plants | KCUR

plants

Segment 1: How a tattoo interacts with technology.

A tattoo artist in Topeka inks soundwave tattoos, which play a recorded sound with the help of your phone. Hear more about it.

Segment 2, beginning at 14:12: The story behind Loose Park's rose garden.

It's a beloved KC landmark that's been the setting for weddings, prom photos and picnics. More on this fragrant oasis in the city.

Sam Zeff / KCUR 89.3

Segment 1: How Kansas City is protecting its digital data from hackers.

In light of recent cyberattacks in Atlanta and Baltimore, data security is becoming a larger focus of municipal governments across the country. Today, we looked at Kansas City's own data security, and some of the measures the city has taken to protect against ransomware and other harmful technologies.

Phillip Taylor / Flickr -- CC

A Kansas Citian just returned from his first trip back to Puerto Rico since it was devastated by two hurricanes. We hear how recovery is going from his on-the-ground perspective.

Then: when you think of Antarctica, you may picture a vast land covered with snow. But did you know that plants used to grow there? A scientist is back from an Arctic expedition with plant fossils that she collected — fossils that may tell us something about how life withstands climate change.

bloomlandscape / Flickr -- CC

When you think of moss, you may conjure up images of dense woods. But a new restaurant on the Plaza features a moss wall. We talk to the local artist who created it, and we hear his vision for a harmonious life.

Plus: As one of the most significant tax bills in recent history gets ironed out, there has been talk about what it could do for the middle class. What is the middle class — and what does it mean to be middle class today?

Guests:

Luke X. Martin / KCUR 89.3

Cycling 10,000 miles would be plenty of work for anyone. For Sara Dykman it's a labor of love.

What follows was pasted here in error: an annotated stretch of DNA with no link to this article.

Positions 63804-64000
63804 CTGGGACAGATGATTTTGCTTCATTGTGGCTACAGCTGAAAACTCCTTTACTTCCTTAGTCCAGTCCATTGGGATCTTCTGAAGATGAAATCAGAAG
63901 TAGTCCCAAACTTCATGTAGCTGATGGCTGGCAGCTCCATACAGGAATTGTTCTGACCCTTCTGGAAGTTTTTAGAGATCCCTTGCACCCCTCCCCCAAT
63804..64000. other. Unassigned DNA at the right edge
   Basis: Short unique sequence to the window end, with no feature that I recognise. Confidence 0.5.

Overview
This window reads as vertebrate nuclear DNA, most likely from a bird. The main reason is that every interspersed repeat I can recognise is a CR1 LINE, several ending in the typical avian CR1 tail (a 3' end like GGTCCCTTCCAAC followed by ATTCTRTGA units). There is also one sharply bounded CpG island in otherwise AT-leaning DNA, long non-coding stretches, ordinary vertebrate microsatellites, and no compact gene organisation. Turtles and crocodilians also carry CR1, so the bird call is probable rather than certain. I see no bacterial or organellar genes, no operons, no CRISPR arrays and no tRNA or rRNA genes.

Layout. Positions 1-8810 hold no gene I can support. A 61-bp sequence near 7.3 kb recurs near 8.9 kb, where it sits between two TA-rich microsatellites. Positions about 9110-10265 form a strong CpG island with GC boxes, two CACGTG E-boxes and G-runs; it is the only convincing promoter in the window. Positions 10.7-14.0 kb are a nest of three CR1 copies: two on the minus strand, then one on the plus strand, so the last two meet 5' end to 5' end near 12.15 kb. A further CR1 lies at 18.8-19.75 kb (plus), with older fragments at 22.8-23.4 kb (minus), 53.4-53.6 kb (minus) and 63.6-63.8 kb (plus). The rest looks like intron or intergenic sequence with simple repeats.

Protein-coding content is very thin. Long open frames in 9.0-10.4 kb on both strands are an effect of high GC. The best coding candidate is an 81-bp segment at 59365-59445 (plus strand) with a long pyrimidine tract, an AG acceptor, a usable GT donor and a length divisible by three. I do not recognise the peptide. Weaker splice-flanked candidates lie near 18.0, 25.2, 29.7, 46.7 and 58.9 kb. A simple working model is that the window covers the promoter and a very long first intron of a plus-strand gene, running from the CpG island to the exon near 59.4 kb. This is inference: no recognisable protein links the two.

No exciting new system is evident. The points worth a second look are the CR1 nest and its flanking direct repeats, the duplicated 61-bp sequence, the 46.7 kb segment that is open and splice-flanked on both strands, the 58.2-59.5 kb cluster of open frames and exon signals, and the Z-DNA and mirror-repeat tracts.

The Johnson County native is pedaling her way from the mountains of Central Mexico all the way up to Southern Ontario, Canada, following the migratory pattern of millions of monarch butterflies.

"I love animals," Dykman says. "I like the underdogs — and lots of insects are ignored — but there is this one beautiful butterfly that everyone can get behind."

Jalisco Campus Party / Flickr - CC

Are all those April showers making your May flowers feel a little soggy? Today, we get tips for late-spring gardening from the Kansas City Community Gardens. Also, we speak with Kevin Mitnick about how hackers can use digital know-how and social engineering to work their way into your computer. Mitnick gave up hacking after a five-year stint in prison for computer-related crimes. Now he helps companies and governments secure their own digital networks.

Randy OHC / Flickr -- CC

Echinacea. That's a word you've probably heard a lot, especially during cold and flu season. A chat with a KU botanist about this native Midwestern plant, which has been harvested and used medicinally in the Great Plains for a long, long time.

Tom Schroeder / Kansas City Wildlands

It took bee expert Mike Arduser about seven months to discover all the bee species living in two small patches of nature preserve in Kansas City.

But with a net and a lot of patience, he found something unexpected: 89 different bee species – including two never before seen in Missouri – pollinating flowering plants.

The surprising diversity is good news for conservationists because many of the bees evolved to fill narrow niches and serve vital roles in pollinating specific native plants.

Gabriel Pollard / Flickr -- CC